Category Archives: Story Preparation

How to Upgrade your Story Idea

Girl with light over head

Idea-to-Concept

How do you come up with a story concept that’s potentially a winner? In other words, how do you take an idea and turn it into a concept that causes movie producers or book publishers to sit up and take notice?

Start with the Basic Idea

Let’s say you have an idea for a story that goes something like this:

A story about the dangers of DNA experimentation.

Or

A story about a psychopath who skins young girls alive.

Or

A story about a man who keeps ending up in extraordinary situations.

Put the ideas in a “What-if format”:

1. What if unregulated experimentation with the DNA structures goes wrong?

2. What if an ordinary man keeps ending up in extraordinary situations?

3. What if a psychopath, who skins young girls alive, keeps evading the police?

The Magic of Modifiers

Modifiers are specific techniques used to trigger or inspire an improvement to the story idea. Listed below are some of the most important ones:

1. Take the idea to an extreme level.
2. Collide two opposites together.
3. Raise the stakes.
4. Make the environment unique.
5. Ensure you have the most appropriate main character.
6. Ensure you have special inter-character relationships
7. Include a unique dilemma.
8. Ensure it has a powerful twist.
9. Change the sex, age, race, nationality, species.
10.Change the norm.
11.Ensure your plot includes a fascinating plan or strategy.

Here are three examples of modifiers used to improve a story idea:

If we apply Modifier 1 to our first example, (what if unregulated experimentation with the DNA structures goes wrong), we might end up with a story about a theme-park full of prehistoric animals grown from the DNA acquired from the blood of mosquitos preserved in raisin—Jurassic Park.

Applying Modifier 2 to example 2 (what if an ordinary man keeps ending up in extraordinary situations), we could end up with a story about a simple-minded man who accidentally acquires wealth and becomes part of the most important political events of the 1960’s—Forrest Gump.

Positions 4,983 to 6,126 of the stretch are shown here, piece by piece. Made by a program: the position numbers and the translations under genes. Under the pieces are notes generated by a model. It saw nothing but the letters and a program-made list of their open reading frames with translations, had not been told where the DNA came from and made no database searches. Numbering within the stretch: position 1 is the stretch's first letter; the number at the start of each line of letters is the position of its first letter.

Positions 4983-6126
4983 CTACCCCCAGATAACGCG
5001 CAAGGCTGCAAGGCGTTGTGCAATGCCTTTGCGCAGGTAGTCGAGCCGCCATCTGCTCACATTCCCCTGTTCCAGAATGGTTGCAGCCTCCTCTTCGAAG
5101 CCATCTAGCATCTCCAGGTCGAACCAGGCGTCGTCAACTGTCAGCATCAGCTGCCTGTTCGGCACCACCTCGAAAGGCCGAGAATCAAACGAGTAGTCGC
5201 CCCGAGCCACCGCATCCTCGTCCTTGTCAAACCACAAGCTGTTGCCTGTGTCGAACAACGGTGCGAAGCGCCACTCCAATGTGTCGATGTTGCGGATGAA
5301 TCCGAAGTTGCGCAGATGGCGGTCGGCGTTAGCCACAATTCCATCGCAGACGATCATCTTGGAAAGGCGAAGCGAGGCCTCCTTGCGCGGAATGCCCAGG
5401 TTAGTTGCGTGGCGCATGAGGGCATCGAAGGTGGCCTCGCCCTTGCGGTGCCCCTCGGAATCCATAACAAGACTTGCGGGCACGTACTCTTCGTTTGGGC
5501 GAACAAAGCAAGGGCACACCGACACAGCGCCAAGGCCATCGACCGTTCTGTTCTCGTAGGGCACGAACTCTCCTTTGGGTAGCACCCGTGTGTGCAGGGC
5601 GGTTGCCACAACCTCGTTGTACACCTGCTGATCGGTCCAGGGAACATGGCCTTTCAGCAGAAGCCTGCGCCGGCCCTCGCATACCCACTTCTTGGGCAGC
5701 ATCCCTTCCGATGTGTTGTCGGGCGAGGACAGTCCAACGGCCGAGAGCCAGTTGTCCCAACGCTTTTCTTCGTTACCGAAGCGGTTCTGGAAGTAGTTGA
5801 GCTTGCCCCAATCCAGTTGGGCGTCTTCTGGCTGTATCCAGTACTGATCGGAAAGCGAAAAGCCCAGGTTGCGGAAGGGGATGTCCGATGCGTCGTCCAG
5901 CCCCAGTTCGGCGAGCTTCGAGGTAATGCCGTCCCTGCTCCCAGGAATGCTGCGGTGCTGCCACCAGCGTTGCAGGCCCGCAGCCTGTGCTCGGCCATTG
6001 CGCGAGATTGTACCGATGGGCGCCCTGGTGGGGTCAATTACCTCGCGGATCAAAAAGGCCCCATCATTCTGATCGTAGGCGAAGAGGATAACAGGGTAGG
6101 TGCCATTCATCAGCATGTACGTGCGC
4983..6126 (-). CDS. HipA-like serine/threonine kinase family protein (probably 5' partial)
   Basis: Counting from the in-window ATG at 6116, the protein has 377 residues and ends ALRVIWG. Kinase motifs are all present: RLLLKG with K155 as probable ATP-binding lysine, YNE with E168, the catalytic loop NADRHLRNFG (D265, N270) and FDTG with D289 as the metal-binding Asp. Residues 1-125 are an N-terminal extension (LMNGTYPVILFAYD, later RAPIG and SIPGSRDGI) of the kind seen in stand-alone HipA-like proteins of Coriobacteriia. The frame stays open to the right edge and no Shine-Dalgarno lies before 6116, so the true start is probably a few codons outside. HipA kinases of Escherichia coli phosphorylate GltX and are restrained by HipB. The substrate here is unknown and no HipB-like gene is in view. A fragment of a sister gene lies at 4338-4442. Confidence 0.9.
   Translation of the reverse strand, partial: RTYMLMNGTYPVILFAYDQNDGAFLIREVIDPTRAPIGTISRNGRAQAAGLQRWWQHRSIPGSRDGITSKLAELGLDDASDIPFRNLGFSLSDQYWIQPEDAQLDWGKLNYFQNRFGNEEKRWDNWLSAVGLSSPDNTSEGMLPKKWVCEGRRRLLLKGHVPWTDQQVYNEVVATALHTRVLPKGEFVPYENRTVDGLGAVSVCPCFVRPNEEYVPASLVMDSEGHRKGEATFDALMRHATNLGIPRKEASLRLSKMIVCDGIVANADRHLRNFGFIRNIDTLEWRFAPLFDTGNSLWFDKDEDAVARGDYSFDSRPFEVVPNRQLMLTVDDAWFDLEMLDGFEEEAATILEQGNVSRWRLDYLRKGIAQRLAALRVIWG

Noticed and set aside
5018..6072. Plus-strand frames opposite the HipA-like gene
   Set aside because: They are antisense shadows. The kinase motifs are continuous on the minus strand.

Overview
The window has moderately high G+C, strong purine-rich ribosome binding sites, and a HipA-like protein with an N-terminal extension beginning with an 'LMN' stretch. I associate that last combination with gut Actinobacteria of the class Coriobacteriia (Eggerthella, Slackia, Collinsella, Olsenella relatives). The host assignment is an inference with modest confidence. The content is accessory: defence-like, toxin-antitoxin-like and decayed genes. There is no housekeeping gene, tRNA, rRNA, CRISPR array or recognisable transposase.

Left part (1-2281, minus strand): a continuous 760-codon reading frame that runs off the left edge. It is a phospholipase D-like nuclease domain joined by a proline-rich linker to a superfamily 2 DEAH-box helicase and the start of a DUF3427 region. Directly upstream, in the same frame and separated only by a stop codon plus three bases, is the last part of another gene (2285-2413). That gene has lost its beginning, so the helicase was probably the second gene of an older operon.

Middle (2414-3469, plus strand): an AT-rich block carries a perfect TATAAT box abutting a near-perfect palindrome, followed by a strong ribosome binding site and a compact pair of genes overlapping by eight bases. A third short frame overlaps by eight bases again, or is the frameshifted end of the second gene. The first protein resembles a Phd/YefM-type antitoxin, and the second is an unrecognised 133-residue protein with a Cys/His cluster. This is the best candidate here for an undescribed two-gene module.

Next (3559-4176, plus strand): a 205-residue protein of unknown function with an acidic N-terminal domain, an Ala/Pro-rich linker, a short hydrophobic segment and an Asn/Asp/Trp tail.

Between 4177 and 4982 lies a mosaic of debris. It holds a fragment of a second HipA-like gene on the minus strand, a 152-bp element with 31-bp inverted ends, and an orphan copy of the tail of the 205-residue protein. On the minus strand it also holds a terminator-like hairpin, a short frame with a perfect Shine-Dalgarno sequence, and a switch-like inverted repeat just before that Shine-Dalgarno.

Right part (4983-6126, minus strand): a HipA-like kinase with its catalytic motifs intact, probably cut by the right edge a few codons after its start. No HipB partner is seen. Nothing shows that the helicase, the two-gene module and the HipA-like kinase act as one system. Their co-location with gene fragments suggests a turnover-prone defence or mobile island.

Applying Modifier 6 to example 3 (what if a psychopath, who skins young girls alive, keeps evading the police), might inspire us to come up with a story about a young female FBI agent who enlists the help of a brilliant cannibalistic psychiatrist who agrees to help her in exchange for playing mind-games with her—Silence of the Lambs.

As an exercise, try applying the remaining modifiers to some of your existing story ideas.

Summary

Taking an ordinary idea, putting it in a what-if format, and applying a modifier to it, often helps to lift it up to the level of an inspired story concept worthy of being turned into a book or movie.

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Asking the Right Story Questions

Question marks

Important Questions:

In his book, Screenwriting, R. G. Frensham quotes William Goldman as saying: “Movies are about story: is it well told, is it interesting? If it isn’t it doesn’t matter how talented the rest of it is.” This is also true of the novel.

So, how do you give yourself the best chance of writing an interesting, well-executed story? This post offers some suggestions:

Having chosen your story idea, you should begin to implement it by going from the general (idea) to the specific (individual characters and events). Here are a number of questions intended to help you clarify, expand, and tell your story in an effective way. Write a paragraph in answer to each one.

Nine Questions whose answers will help you write your story:

1. Why do I want to write this story?

2. Who do I think will want to watch/read it?

3. What is it about?

4. Who is it about?

5. Why is it about this character rather than that?

6. What is the importance of background or setting?

7. What is the most fitting genre for the story?

8. What is the moral of the story?

9. What is the main theme of the story?

In answering these questions you are preparing the soil for planting and harvesting. It gives you the time you need to probe your own motivation for writing the story and forces you to think about its deeper structures.

Summary

Answering a number of pertinent questions prior to writing your story helps you to explore the elements, structures, and motivations that are necessary in telling a tale that is interesting and well-executed.